For the past 15 years, it’s been apparent that the Internal Revenue Service (IRS) wanted to be out of the favorable determination letter business. Over time, the IRS was limiting when they would issue determination letters.
When I first started in the retirement letter plan business, it was pretty much required that every retirement plan document that wasn’t a standardized prototype should get one. Then the IRS ruled that every line by line adopter of a volume submitter or prototype document (including non-standardized) didn’t need one either. Then they pretty ruled you only should get one when it was an initial plan document and when the plan was terminating.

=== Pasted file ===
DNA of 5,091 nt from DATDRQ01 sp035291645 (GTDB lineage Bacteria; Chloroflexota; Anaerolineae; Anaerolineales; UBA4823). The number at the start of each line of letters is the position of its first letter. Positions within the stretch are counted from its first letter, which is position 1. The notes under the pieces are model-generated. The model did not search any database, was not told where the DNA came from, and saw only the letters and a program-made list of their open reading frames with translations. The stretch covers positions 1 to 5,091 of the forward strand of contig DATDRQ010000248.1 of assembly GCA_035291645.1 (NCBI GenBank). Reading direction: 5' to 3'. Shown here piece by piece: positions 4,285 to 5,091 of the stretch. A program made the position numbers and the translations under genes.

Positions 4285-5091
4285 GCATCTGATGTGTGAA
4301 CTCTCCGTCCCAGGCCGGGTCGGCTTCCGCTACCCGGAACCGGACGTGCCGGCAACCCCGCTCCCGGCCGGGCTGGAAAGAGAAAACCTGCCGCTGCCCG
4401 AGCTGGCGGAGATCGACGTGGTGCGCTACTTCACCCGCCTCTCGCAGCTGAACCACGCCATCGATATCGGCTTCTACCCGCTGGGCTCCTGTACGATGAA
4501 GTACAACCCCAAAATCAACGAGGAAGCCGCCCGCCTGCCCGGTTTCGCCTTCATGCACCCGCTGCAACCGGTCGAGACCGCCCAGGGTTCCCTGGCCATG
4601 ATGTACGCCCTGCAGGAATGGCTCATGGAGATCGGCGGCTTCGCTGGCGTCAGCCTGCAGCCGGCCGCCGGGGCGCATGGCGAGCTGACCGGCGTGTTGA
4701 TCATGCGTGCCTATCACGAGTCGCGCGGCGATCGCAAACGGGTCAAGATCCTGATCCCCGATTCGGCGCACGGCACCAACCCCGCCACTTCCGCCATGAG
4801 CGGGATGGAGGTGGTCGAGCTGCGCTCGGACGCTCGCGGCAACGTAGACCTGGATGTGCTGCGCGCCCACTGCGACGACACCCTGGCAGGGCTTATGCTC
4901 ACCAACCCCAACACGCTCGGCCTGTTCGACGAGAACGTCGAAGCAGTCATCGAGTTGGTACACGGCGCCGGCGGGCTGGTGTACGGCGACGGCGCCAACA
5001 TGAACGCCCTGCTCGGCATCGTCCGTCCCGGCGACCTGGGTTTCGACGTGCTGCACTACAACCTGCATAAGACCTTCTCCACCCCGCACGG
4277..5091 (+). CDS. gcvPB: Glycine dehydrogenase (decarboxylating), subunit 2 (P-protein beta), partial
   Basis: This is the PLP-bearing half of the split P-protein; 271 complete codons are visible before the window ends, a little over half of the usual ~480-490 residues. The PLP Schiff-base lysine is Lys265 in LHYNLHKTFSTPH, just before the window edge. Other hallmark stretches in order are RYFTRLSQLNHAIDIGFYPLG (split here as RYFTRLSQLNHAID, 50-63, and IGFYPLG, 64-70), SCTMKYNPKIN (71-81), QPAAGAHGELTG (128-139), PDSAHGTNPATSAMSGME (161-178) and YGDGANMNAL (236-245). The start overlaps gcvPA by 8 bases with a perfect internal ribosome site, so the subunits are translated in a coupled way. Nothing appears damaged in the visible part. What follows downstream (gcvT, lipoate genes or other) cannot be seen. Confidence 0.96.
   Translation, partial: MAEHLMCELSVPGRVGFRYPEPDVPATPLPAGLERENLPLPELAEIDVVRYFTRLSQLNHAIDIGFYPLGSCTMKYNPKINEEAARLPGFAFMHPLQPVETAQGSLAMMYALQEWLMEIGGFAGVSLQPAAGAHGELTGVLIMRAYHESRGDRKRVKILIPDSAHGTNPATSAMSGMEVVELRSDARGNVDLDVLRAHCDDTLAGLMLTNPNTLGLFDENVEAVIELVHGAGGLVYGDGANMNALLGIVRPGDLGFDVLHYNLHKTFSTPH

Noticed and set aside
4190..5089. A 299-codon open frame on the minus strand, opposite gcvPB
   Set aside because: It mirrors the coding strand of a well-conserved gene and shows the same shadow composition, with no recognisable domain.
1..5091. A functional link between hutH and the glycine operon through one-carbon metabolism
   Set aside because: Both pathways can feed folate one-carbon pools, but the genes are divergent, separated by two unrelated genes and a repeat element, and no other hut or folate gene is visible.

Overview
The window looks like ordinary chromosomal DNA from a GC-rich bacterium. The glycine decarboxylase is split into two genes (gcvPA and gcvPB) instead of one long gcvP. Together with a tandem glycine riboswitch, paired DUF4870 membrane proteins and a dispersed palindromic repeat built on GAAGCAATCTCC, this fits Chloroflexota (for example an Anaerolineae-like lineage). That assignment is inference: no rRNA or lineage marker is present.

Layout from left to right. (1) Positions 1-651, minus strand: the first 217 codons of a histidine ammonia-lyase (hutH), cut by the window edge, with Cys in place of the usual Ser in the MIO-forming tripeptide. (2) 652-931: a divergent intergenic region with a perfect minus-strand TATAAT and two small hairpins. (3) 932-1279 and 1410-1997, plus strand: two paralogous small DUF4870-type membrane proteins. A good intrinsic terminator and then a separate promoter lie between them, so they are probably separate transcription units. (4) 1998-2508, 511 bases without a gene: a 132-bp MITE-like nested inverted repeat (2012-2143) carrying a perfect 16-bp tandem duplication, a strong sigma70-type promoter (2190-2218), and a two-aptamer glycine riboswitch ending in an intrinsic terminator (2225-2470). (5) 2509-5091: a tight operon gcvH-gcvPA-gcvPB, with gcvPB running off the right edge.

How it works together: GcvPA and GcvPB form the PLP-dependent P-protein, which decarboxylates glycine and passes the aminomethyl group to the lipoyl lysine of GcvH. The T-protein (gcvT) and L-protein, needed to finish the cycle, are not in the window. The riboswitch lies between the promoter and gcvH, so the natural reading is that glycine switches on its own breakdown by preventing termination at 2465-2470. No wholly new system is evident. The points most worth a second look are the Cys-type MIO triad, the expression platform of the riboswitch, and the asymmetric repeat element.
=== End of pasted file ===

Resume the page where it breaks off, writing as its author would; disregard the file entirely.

What does it mean? It means that the IRS wants their agents less focused on opining how documents are drafted and more emphasis on voluntary compliance program applications and more audits. It means that since plans can no longer rely on IRS approval on their plan documents, they will need to have more emphasis on making sure that their plan document and their plan operation are in compliance, especially if there are more IRS audits in the field.
I recently spoke to an IRS agent about a determination letter application for a plan termination and he indicated major changes in his office and his change of operation to handling VCP applications. Less determination letter requests mean less work in my office for the last 8 years in that part, but it means I’ve had more work in voluntary compliance submissions, as well as late deposits of 401(k) deferrals.